Chase Freedom foreign transaction fee — the easy guide


Chase offers several great credit and debit cards which each have their own features and benefits. The Chase Freedom card is popular with customers with a good credit rating who are looking for a flat-rate cash back card which comes with a few different redemption options.¹ However, as with any financial product, you’ll want to check out the full detail of costs and limits, including those applied to overseas spending, before you choose to get yourself a Chase Freedom card.

This simple guide covers all you need to know, including:

  • Chase Freedom credit card fees and charges
  • Making foreign purchases using your Chase Freedom card — including the foreign transaction fees and exchange rates you need to know about
  • DCC — a tricky hidden fee you’ll want to avoid when shopping and spending overseas

Chase Freedom credit card foreign transaction fees — the basics

If you use your Chase Freedom credit card when you’re travelling, or when shopping online with retailers based outside of the US, you’ll be charged a 3% foreign transaction fee.² That means the cost of your transaction is converted into dollars, and then the 3% surcharge is added, often as a separate line on your credit card bill.

This charge doesn’t seem that high at first, but it can mount up if you’re using your Chase Freedom card for a long vacation, or if you often shop online from overseas stores.

Looking for more information about the features and fees of the Chase Freedom Unlimited card? Click here for the full lowdown.

When is this fee charged?

A foreign transaction fee is charged every time you use your card outside of the US, to pay for goods and services or make a cash withdrawal. You might also find that it’s added to online purchases which are made from a store based overseas, or which routes its payments through a non-US bank.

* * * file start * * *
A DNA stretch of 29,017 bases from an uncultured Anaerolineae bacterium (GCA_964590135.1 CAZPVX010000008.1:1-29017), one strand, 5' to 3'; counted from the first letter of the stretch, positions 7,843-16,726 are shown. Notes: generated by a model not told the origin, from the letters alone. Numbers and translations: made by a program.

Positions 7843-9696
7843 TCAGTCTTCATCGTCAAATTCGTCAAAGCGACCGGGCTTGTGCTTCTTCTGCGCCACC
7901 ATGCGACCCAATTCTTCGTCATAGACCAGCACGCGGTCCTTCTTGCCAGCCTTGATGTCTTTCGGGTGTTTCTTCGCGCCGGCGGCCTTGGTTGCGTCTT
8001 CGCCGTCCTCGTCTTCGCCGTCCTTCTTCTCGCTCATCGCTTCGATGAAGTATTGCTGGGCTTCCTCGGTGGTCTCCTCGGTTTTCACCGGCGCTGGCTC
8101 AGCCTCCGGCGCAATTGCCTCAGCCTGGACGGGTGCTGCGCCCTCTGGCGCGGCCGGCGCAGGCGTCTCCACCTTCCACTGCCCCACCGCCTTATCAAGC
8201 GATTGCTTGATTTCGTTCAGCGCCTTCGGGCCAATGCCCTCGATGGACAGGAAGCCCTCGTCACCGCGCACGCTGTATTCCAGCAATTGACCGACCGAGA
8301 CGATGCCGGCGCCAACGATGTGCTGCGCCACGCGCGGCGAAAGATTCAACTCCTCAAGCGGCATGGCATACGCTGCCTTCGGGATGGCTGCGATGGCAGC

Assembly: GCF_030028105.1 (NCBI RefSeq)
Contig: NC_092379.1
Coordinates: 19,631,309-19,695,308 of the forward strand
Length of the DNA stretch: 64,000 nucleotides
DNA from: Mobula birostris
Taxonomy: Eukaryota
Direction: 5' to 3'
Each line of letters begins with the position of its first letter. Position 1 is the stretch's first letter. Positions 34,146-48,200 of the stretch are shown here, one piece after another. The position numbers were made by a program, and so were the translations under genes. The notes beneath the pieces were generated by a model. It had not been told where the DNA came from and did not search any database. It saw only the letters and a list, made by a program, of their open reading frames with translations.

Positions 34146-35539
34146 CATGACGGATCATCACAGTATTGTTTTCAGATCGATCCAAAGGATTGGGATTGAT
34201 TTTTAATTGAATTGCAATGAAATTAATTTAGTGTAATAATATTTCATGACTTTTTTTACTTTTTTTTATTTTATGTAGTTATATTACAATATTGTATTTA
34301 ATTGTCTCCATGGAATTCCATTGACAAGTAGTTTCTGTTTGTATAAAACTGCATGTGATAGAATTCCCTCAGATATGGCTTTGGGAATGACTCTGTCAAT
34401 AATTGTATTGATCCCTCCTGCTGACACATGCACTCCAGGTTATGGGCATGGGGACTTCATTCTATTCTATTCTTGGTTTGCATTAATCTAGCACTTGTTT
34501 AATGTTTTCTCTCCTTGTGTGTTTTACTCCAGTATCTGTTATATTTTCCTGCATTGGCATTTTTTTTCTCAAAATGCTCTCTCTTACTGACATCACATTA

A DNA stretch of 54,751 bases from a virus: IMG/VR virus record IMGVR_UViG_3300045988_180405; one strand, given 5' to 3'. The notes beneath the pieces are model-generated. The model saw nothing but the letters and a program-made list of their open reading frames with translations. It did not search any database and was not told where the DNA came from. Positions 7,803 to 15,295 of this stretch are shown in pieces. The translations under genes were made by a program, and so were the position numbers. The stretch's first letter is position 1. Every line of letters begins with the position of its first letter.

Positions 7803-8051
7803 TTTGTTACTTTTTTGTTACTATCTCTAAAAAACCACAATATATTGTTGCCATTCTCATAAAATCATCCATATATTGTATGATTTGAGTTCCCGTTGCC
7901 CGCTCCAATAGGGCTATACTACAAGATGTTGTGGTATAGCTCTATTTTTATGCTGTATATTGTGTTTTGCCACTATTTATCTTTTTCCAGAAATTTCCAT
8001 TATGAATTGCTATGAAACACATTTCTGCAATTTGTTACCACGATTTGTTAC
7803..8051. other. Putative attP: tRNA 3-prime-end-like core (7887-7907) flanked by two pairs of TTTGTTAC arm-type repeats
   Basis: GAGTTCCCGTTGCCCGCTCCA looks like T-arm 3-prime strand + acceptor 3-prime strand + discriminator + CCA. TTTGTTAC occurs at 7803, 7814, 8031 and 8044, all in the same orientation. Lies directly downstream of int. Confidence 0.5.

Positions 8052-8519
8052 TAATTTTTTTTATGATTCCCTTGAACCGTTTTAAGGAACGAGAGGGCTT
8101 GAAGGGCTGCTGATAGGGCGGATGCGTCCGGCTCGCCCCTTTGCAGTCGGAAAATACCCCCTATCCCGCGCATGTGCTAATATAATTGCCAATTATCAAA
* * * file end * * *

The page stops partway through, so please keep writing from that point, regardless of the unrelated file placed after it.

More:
It can be difficult to be sure if you’ll need to pay a foreign transaction fee for an online purchase. Even if the cost you see on a website it shown in dollars, it’s possible that the supplier or store — and its bank — is based outside of the US. Check the website ‘about’ page, to see if it tells you where the store is based, before you confirm your purchase.³

What other fees do I need to know about

Here are some of the other costs you’ll need to consider if you’re getting yourself Chase Freedom card.

Membership fee None
Balance transfer The greater of $5 or 3% of the total amount You may not be eligible for a balance transfer, depending on your circumstances
Cash advance The greater of $10 or 5% Interest is charged immediately on cash advance payments
Late payment Up to $38
Return payment Up to $38
Fee for exceeding credit limit None

The interest rates applied for this card depend on both your credit worthiness and the base rate in effect at the given moment. At the time of writing the rates offered range from 17.24% to 25.99% for purchases and balance transfers, with a higher rate of 27.24% for cash advances. You may be eligible for a 0% introductory APR for up to 12 months.

What about the exchange rates?

As well as the foreign transaction fee, you’ll need to know about the exchange rate used to calculate the cost of your overseas purchases. The Chase Freedom card is issued by Visa, so in most cases, you’ll get the Visa exchange rate on your ATM withdrawals and purchases. The only exception to this is if you’re caught out by dynamic currency conversion — DCC — which we will cover later. In this case, you’ll get the rate set by the merchant — which might include a markup and fees.

You can check the Visa exchange rate online using the Visa exchange rate calculator. This will tell you the rate for today, or you can use it to check the exchange rates on the day of your purchase when you’re reviewing your bill.